“Dolemite” changed the trajectory of my career. On my end, the work is never changing. My process, my way in — I don’t save myself for the big roles and phone it in for everything else. But the collaborative energy allowed my character to have a space to be seen and heard. Eddie is very meticulous with his work and this was a passion project for him, but he was so generous. Interestingly enough, I had booked it — deal signed and everything — and then they were like, uh, we don’t know. They made me re-audition, which was intense. But the gift in it was, if that didn’t happen, I wouldn’t have felt as confident and forthright. I was able to come to work being like, This is what I have to offer. Before I would have been like, (mousy voice) “What do you think, Mr. Murphy?” Now I was like, I know who she is and what they want from her.

‘The Lost City’

In this year’s hit comedy, Sandra Bullock starred as a romance novelist caught up in an unexpected jungle adventure and Randolph as her intrepid publisher.

That was like my first true work-cation. It was wild. The last scene of the movie, where we were all on the beach, that’s where we lived. If the camera turned back, you would see the hotel we were staying at. The travel bans were just starting to come up from COVID, so for a lot of us, we were also very excited to be working. When you’re literally on the beach, it’s pretty hard to be a jerk. A lot of it had to do with Sandra Bullock and how she just took care of the actors.

Sandra never got diva-ish or distanced herself, like, I’m over here and you’re down here. We were all in it together. I was having fun with the hair department. The moment I go into the jungle, I knew my hair was going to get more and more frizzy. It became like a game — each scene would be like, OK, so how frizzy is it?

‘Only Murders in the Building’

As the resourceful Detective Williams on this Hulu comedy series, Randolph often crosses paths with the amateur sleuths played by Steve Martin, Martin Short and Selena Gomez.

That job, 1,000%, was because of “Dolemite.” Steve Martin told me he saw “Dolemite,” was very impressed — “You held your own,” that whole thing — and that was a straight offer from him and the showrunner. It’s such a wonderful working environment. Lovely hours. You’re out by like 6, 7 o’clock. You go have dinner, a life. And just to be around Steve Martin and Martin Short — they still have this childlike anticipation and excitement, like it was their first project. That blows me away, every single time.

Williams is damn good at her job and has a crazy case that she’s trying to crack. She’s aggressive and that has made her successful. Then these three civilians get in the middle of things, trying to solve it for her, alongside her, in spite of her. That makes her job more difficult. But in the process, she learns maybe it is OK to not work by yourself all the time. She’s coming to terms with it and it’s awkward and uncomfortable. That’s where the comedy comes in.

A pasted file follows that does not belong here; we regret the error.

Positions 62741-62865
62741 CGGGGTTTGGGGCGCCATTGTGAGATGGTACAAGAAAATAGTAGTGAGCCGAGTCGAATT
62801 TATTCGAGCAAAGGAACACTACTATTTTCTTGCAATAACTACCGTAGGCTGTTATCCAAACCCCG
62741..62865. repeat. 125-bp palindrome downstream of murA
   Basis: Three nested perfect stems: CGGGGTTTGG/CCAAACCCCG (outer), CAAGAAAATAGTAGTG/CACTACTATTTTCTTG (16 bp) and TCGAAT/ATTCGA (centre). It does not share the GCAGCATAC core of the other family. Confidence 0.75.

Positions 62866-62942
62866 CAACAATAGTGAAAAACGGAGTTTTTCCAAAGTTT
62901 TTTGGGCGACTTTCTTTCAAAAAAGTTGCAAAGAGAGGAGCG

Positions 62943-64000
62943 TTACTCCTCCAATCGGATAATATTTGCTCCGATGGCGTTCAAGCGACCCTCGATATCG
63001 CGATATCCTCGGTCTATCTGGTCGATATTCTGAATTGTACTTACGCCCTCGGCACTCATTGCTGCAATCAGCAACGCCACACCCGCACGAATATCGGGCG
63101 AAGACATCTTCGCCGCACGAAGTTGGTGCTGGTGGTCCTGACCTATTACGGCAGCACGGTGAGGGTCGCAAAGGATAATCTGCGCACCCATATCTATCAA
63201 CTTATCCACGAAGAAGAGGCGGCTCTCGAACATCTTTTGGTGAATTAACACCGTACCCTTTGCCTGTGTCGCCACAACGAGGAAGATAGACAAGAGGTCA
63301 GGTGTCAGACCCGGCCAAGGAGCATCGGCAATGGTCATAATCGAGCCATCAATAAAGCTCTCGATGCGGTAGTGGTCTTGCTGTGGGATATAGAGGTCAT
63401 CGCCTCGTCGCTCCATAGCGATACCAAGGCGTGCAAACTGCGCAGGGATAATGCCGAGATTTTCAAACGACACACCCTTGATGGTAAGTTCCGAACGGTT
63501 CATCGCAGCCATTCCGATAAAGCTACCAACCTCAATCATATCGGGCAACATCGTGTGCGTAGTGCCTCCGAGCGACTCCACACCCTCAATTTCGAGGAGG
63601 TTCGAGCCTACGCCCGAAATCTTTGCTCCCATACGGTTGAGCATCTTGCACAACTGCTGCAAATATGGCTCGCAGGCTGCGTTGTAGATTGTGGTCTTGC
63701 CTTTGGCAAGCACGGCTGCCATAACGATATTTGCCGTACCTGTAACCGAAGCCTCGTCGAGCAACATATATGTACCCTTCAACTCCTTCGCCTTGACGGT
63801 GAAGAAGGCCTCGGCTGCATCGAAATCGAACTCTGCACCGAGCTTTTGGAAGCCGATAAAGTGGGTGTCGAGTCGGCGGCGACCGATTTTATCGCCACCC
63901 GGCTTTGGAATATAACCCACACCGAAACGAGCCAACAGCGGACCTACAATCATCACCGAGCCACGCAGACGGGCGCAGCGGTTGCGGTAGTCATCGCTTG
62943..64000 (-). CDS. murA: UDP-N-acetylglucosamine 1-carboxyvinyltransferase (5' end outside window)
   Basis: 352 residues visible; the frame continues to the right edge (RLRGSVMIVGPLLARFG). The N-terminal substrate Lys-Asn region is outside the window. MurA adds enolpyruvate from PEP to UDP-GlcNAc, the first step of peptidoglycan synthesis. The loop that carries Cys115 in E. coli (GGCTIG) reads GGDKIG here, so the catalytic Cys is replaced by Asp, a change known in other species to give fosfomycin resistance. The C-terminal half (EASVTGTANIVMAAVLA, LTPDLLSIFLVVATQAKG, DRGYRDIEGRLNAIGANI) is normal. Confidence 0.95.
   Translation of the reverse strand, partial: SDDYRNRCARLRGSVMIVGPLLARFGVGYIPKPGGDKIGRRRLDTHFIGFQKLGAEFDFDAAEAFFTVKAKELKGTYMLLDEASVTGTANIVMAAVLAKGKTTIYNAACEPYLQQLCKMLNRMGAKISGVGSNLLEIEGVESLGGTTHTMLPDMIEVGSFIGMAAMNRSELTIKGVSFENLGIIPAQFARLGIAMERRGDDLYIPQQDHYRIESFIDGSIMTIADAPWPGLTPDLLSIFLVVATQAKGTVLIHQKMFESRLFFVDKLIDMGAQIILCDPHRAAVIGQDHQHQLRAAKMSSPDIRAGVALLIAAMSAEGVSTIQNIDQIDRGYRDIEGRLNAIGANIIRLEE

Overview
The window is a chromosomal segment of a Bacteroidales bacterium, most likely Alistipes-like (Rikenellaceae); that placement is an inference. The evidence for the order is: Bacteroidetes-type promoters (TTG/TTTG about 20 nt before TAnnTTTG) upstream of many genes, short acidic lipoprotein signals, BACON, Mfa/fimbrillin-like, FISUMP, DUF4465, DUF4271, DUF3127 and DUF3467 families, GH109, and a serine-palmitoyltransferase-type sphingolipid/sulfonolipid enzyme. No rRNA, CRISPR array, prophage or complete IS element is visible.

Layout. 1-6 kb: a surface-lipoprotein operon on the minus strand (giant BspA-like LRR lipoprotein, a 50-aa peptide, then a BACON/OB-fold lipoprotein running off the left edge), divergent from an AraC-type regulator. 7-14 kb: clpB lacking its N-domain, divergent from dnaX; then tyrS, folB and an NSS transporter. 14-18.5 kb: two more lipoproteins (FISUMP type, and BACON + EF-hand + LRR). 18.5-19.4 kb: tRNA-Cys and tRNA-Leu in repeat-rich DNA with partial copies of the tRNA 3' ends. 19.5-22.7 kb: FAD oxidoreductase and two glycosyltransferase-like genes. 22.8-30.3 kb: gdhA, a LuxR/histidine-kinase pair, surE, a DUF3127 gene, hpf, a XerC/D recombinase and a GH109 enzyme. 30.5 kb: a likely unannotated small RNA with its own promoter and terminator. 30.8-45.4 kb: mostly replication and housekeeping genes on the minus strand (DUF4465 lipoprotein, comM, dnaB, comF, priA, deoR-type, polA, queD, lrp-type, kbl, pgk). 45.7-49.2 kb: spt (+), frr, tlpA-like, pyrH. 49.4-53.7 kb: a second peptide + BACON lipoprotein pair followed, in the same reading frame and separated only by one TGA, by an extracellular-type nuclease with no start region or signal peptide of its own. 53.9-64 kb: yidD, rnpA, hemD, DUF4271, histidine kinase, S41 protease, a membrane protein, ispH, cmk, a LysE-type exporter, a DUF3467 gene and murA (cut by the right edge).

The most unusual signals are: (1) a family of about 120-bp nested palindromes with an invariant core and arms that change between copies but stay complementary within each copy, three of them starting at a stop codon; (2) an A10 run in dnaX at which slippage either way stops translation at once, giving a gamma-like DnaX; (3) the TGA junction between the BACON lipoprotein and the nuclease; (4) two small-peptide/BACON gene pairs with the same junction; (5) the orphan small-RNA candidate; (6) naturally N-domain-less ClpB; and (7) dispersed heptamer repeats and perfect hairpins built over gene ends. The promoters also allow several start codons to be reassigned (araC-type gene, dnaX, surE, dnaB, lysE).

‘On the Come Up’

Randolph’s character, Aunt Pooh, is the streetwise sister to Jay, an absentee mother played by Lathan, the film’s director, and the mentor to her niece, an aspiring rapper played by Gray.

When I found out about that job, I was filming Netflix’s “Rustin,” playing Mahalia Jackson, so I’m giving full Christian, Southern Baptist auntie. To then go to that kind of auntie really intrigued me. But especially in telling Black-specific narratives from Black voices, there always has to be a message. Even with “Empire,” I don’t care if I’m an inmate, but there has to be a positive message that we grow and learn from. You see throughout the movie all the roles that Aunt Pooh was to her: I was her parent, and she was my niece and my best friend, if not a little sister. Which I think keeps their relationship very complex. As tough as Aunt Pooh is, she has this gushing heart for her family and for her niece, which was really quite special.

The physical transformation was quite significant, and in a short amount of time. When I got to set, the costume just wasn’t quite hitting it. But the costume designer was really cool — I was like, “Do you trust me? I know who this person is and I can show you better than I can explain it to you.” She was like, “Sure, no problem.” And so, for two days, I went shopping here in LA and got all the costumes. Literally everything that I wear, that is what we pulled and bought. The moment I put it on, I was like, oh, OK. When you’re going from movie to movie, a lot of times, actors are wigged. But Sanaa Lathan, who had done a movie all about hair (“Nappily Ever After”), was like, “I think you really should rock your own hair.” I was like, no, no, I don’t want to do it. But the moment that we did the look, I was like, damn it, that’s it. Being that it was my own hair, I had to rock my hair like that on and off the set. The attention you get from that — I couldn’t be more different from it. I’m not method and I don’t usually subscribe to that. But it allowed me to stay in it and understand her.

This article originally appeared in The New York Times.